|A civil war relic; one of the few still standing|
You do not see them that often anymore. They’ve become quite rare lately; the civil war buildings. The shell shattered façade sporting the well-known star-rays pattern of exploding RPG’s, They’re bullet ridden, the targeted victims of snipers, or just accidental victims in the cross-fire, and patched up by a criss-cross work of bricks..
|The star sprayed pattern, result of a shell impact, and patched up again|
Most of the buildings that were heavily damaged, especially those along the former green line, have been either leveled, or renovated. Bullet holes have been closed up, and a layer of plaster cover whatever traces were left of a sad past. I find it a pity, because with those buildings, all outward traces of the civil war are slowly disappearing. I am sure that most Lebanese are happy about that; many do not see the necessity of constantly being reminded of a dark past. But those born after 1985 do not really have a vivid memory of this sad, yet immensely intriguing past. Just like Vietnam was the first televised war, Beirut was the first televised civil war.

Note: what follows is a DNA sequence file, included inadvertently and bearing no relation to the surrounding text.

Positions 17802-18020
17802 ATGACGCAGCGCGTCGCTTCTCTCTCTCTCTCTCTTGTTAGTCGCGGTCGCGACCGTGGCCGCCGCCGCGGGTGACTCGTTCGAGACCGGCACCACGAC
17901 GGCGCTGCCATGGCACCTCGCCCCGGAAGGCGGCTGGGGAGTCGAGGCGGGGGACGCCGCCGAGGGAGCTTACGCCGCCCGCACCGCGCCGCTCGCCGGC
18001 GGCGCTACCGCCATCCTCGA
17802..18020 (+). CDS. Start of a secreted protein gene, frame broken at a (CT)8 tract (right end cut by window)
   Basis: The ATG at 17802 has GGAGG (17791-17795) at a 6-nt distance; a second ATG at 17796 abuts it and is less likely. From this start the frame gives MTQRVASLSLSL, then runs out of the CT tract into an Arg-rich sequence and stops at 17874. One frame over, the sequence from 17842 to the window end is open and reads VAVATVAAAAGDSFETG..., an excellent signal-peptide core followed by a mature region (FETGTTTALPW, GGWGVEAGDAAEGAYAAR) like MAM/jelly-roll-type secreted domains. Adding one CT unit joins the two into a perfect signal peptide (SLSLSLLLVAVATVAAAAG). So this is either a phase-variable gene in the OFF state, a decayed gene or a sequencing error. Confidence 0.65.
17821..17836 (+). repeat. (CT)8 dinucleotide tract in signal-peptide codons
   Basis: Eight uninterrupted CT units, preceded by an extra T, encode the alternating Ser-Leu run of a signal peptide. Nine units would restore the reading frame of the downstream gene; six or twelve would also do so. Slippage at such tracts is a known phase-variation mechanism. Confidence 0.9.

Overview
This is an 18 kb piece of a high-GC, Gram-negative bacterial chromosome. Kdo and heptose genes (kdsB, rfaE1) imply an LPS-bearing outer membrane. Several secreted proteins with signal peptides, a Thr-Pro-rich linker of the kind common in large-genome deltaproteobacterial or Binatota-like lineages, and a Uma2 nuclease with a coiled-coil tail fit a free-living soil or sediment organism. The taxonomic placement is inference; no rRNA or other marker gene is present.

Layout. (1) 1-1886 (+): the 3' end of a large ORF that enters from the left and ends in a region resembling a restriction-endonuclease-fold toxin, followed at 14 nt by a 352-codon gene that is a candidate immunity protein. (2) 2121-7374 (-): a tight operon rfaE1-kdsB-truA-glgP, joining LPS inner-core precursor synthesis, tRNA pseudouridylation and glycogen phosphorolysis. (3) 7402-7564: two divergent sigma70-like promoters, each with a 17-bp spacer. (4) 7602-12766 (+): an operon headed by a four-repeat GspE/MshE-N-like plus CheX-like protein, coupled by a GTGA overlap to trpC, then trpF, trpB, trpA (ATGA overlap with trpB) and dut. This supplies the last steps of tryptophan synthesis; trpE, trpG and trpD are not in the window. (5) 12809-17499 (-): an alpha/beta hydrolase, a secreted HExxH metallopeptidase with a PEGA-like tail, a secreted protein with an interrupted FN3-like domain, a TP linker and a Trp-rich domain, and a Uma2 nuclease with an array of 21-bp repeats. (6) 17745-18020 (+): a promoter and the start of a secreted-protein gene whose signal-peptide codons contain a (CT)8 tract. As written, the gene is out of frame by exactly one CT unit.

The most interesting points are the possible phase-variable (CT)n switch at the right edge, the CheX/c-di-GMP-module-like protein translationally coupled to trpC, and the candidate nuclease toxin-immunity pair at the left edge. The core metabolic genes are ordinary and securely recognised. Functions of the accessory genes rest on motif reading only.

Here’s a quote from an article that appeared some years ago: ‘Sociologists and historians have observed that many Lebanese have a tendency, at least on the surface, to try to leave the war behind them and simply move on with their lives. The fact that high school history textbooks still fail to address the civil war is just one example of how greater Lebanese society has tried to forget the past.’ (source)
When I just moved to Lebanon, the place was full of these buildings. One particular part was my favorite; the drive along the Green Line, especially that stretch of road between Tayouneh and the Damascus Road, between the christian neighborhood of Ain el Roummeneh, and the muslim populated Shiyah. That was a kilometer long alleyway flanked on both sides by stone skeletons. House after house, building after building, all the cement had been totally eroded away by years and years of bullet hail. Not one single house was intact. In the very beginning there were still the sandbags. Here's a visual of thet Green Line.
|The staircase (Definitely not to heaven)|
The old Barakat building at Sodeco, in a state of constant cultivated disrepair
But I always thought those buildings were beautiful. Perfect memorials, created by the people, not artists. They have something magical. Memories of a not so distant past really. And so when I saw this building (top one) while driving through Badaro, I 'shot' it. For old times sake.